Publication Ethics and Publication Malpractice Statement for the Educational Journal of Living Theories
Our ethic statements are based on the Committee on Publication Ethics Best Practice Guidelines for Journal Editors and the Scottish Universities Medical Journal.
Duties of Editors
The editorial board is responsible for deciding which of the articles submitted to the journal should be published.
The editorial board will be guided by the policies of the journal and constrained by legal requirements related to libel, copyright infringement and plagiarism. Members of the editorial board will confer and refer to reviewers recommendations in making this decision.
An editor, member of the editorial board or reviewer must evaluate manuscripts for their intellectual content without regard to race, gender, political philosophy, sexual orientation, ethnic origin, citizenship, or religious belief of the authors.
The review process takes place in two stages. In the first stage the editor must not disclose any information about a submitted manuscript to anyone other than the corresponding author, reviewers, potential reviewers, and other editorial advisers. This stage concludes with an agreement between the author and reviewers about the continuation of their cooperation in the open reviewing forum in which issues of confidentiality do not arise.
Disclosure and conflicts of interest
Unpublished materials disclosed in a submitted manuscript must not be used in an editor's, reviewer’s or any other reader’s own research without the express written consent of the author.
Duties of Reviewers
Contribution to Editorial Decisions
Reviewers assist the editorial board in making editorial decisions and through the editorial communications during the open review process with the author may also assist the author in improving the paper.
Qualification of Reviewers
Any selected referee who feels unqualified to review the research reported in a manuscript or knows that its prompt review will be impossible should notify the editor and excuse himself from the review process. The editorial board is responsible for ensuring the competence of the reviewers
Authors will normally receive feedback about the acceptance of his/her paper for the reviewing process within three weeks and in another three weeks s(he) will normally receive the first response from the reviewers.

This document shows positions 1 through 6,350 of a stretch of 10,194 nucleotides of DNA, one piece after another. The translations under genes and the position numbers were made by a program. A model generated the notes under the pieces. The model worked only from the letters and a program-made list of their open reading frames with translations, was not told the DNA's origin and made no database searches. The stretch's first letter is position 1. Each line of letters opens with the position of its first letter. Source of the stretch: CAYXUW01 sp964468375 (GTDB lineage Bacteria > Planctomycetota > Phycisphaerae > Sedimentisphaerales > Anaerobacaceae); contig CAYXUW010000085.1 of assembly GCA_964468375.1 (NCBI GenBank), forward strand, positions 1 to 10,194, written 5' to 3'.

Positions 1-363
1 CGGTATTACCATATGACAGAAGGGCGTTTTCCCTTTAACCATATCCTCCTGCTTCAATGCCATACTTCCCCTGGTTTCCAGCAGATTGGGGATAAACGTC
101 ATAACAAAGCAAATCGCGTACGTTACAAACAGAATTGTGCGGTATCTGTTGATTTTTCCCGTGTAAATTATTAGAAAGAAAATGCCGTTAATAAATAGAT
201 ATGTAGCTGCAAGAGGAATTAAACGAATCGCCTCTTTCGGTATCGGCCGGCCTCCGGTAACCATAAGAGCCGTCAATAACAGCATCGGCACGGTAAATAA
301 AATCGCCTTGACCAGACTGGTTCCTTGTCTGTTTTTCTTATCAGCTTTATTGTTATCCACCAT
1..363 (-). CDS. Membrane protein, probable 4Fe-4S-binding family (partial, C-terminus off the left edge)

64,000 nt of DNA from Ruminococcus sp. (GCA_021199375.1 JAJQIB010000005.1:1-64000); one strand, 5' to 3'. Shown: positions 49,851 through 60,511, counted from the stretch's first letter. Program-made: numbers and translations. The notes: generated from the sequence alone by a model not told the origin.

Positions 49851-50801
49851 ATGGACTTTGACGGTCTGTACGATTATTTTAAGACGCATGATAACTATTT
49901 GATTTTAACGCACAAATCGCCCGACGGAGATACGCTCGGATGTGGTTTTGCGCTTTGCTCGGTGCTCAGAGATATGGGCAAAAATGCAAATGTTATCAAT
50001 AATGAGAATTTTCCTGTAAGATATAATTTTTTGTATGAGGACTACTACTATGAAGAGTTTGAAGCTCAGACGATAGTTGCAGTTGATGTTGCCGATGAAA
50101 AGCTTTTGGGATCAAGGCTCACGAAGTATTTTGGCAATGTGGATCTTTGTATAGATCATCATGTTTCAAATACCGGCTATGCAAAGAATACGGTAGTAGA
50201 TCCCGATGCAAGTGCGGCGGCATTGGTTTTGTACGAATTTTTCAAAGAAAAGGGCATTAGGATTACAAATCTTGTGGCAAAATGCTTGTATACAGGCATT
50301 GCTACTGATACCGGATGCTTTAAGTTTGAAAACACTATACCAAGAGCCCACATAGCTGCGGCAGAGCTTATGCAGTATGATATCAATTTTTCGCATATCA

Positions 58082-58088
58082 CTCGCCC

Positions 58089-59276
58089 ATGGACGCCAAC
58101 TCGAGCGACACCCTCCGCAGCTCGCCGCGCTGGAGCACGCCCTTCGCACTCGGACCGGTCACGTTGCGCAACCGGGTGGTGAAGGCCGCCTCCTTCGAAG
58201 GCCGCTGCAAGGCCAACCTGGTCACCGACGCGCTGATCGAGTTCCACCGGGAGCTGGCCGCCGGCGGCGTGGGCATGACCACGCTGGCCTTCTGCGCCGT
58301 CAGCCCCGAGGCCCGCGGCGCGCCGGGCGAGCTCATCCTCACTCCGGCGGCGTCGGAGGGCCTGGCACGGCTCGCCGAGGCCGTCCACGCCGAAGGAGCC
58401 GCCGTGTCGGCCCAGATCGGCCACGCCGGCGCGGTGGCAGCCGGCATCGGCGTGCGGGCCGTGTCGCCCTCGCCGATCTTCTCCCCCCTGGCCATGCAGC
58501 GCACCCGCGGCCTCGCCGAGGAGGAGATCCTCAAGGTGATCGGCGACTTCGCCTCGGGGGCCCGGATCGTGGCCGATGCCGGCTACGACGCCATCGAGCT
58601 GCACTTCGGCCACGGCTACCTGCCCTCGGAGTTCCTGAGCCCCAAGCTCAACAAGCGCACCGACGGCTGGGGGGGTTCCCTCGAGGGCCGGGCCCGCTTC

The editorial board is responsible for ensuring the promptness of responses in the open review process.
Any manuscripts received for review in the open review process are subjected to the criteria of enhancing their rationality through the mutual rational controls of critical discussion.
Establishing Standards of Objectivity through Critical Discussion
Reviews should be conducted objectively. Authors are encouraged to make explicit the internal criteria they use to evaluate the validity of their contributions to knowledge. Personal criticism of the author is inappropriate. Referees should express their views clearly with supporting arguments in the spirit of enhancing the quality of the paper through the mutual rational controls of critical discussion.
Acknowledgement of Sources
Reviewers should identify relevant published work that has not been cited by the authors. References to the ideas of others should be accompanied by the relevant citation. A reviewer should also call to the editor's attention any substantial similarity or overlap between the manuscript under consideration and any other published paper of which they have personal knowledge.
Disclosure and Conflict of Interest
Information or ideas obtained through peer review must only be used with the explicit agreement of the participants in the peer review. Reviewers should not consider manuscripts in which they have conflicts of interest resulting from competitive, collaborative, or other relationships or connections with any of the authors, companies, or institutions connected to the papers.